Public favours extension of freedom of information rights

10 December 2008

Research published today [10 December 2008] by the Scottish Information Commissioner reveals that over two thirds of the Scottish population favour extending Scotland's freedom of information (FOI) laws to cover organisations other than public authorities, such as housing associations and privately run prisons.

The research, which was undertaken by Progressive Scottish Opinion as part of the Commissioner's annual public awareness survey, found that 66% of people favoured extending the FOI 'right to information' to prisons run by the private sector. This figure rose to 69% for housing associations, 73% for trusts providing local authority health and leisure services, 75% for private organisations that build and maintain local authority schools, and 79% for those that build and maintain NHS hospitals.

The publication of the research coincides with a major conference in Edinburgh at which speakers including Bruce Crawford, the Minister for Parliamentary Business, and Scottish Information Commissioner Kevin Dunion, will explore issues around extending the right to information. The extension of FOI is currently under consideration by the Scottish Government, which published a discussion paper on the matter in November.

Launching the research report, Kevin Dunion said:

"Our research reveals that the Scottish public is broadly in favour of bringing additional bodies that provide public services within the scope of freedom of information law. The responsibility of delivering public services is increasingly being transferred to those outwith the public sector, and there is growing concern that this transfer is leading to an erosion of the public's rights to the information which matters to them on the operational delivery of health, housing, and leisure services. Our study shows that members of the public value their rights to information, with 67% reporting that FOI is useful to them. It is therefore vital that we look at ways in which these rights can be safeguarded within this changing public service landscape."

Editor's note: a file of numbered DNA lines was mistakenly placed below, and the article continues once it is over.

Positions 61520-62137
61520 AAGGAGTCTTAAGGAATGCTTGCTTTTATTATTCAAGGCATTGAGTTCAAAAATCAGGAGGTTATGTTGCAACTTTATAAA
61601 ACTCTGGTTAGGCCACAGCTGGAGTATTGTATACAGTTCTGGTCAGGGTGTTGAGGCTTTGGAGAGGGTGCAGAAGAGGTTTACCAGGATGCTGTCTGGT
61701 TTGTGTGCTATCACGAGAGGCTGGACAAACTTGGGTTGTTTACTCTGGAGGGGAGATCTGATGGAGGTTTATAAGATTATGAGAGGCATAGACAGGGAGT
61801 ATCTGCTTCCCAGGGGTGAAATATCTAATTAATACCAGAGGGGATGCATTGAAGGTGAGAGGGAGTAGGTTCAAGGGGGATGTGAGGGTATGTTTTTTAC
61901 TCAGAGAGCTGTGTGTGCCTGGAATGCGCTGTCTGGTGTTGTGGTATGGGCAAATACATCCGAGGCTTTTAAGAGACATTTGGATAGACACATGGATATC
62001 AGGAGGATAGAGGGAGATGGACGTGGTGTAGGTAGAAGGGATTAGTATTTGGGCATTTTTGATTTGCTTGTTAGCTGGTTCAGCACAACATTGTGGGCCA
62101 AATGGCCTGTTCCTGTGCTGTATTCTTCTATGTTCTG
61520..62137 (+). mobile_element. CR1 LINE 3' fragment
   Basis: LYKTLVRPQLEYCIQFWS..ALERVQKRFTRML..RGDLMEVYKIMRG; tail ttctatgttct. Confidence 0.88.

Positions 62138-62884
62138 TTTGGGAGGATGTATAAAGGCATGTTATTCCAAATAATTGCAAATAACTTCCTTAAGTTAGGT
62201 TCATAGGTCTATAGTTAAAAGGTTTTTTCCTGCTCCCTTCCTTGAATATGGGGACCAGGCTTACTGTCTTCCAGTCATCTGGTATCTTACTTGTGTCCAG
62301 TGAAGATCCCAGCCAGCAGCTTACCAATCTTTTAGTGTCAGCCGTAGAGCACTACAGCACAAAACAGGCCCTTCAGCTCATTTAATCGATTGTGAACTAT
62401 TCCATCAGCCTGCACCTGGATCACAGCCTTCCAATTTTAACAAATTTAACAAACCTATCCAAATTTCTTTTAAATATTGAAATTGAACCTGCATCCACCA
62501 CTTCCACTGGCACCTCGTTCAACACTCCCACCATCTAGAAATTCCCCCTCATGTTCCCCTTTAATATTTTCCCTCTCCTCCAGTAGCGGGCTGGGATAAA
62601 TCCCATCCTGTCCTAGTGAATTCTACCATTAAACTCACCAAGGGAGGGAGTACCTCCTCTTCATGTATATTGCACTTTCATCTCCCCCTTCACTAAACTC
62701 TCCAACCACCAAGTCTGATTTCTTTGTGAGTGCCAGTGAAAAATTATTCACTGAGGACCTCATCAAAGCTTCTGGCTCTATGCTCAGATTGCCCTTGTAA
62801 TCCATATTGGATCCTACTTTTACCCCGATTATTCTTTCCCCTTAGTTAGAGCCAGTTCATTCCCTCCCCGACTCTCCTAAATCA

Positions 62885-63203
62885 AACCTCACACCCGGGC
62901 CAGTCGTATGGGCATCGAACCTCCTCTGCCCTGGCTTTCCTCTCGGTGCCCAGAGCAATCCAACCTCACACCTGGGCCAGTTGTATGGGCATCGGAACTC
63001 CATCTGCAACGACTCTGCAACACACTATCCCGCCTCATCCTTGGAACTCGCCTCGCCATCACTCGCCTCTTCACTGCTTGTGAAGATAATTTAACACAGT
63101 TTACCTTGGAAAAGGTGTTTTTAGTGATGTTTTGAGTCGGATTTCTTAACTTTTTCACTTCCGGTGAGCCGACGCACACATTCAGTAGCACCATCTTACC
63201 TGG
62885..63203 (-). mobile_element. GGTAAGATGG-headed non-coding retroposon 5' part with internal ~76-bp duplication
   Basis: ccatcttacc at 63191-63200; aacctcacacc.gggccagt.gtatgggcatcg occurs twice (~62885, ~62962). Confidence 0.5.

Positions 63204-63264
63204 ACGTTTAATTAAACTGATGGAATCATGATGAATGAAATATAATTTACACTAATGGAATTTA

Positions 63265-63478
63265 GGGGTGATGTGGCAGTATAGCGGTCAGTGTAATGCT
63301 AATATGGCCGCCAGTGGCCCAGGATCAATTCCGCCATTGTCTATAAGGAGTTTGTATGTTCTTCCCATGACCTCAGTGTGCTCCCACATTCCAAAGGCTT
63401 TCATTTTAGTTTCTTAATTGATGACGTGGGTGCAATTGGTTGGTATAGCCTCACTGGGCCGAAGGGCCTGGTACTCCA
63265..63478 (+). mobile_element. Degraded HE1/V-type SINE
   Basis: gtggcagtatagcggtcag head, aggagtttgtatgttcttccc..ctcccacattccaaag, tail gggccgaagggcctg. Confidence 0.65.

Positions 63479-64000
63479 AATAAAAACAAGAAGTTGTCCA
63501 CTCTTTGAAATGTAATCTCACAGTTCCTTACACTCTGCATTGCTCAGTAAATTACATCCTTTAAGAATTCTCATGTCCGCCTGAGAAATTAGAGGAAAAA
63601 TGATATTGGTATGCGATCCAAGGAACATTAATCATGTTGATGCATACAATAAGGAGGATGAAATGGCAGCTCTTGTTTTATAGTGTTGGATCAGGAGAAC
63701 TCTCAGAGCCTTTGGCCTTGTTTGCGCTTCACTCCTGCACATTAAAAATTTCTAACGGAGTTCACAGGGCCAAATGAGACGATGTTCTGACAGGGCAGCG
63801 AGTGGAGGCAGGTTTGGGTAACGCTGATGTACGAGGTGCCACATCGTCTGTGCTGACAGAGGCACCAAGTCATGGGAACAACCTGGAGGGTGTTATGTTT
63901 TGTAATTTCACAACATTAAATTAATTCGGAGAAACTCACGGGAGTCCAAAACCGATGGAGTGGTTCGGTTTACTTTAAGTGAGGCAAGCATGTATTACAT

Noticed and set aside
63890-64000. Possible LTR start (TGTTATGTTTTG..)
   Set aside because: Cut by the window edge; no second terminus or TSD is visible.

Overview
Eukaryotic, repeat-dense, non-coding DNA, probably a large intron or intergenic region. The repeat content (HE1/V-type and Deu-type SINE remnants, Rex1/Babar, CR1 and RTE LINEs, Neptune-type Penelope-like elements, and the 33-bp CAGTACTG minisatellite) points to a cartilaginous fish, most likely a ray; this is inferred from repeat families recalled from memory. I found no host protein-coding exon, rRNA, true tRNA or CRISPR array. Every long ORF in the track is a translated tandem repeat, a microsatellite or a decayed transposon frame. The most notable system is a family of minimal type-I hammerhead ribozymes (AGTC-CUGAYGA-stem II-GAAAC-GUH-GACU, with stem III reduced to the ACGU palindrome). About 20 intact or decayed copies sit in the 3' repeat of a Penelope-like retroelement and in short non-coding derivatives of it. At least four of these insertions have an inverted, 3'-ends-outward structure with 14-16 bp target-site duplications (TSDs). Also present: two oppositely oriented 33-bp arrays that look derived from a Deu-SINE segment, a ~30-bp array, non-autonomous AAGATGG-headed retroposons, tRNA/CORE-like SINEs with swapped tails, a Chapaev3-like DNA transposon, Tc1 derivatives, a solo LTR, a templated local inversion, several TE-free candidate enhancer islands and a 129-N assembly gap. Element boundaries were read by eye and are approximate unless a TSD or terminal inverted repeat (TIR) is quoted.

For further information contact the Commissioner's Media Team on 01334 464610, out of hours on 07976 511752, or email

Download the Research Report and the Underlying Data Sets:

Public Awareness Research Report 2008 (PDF - 242KB)

Public Awareness Research Report 2008 - Data Sets (PDF - 223KB)

Notes to Editors:

The Research Report:

  • The research was conducted on behalf of the Commissioner by Progressive Scottish Opinion. A representative sample of 1002 respondents were interviewed by telephone between 14th and 25th October 2008.
  • Other findings of the research included:
    • 78% of respondents reported that they are aware of FOI. This represents a 34% increase since the research began in 2004.
    • The number of people who believe that Scotland's public authorities are becoming more open has decreased to 59%, from 64% in 2007. Conversely, the number of people who feel that FOI is useful to them has increased, from 62% in 2007 to 67% in 2008.
    • People with disabilities continue to have lower levels of awareness of their FOI rights that those without disabilities.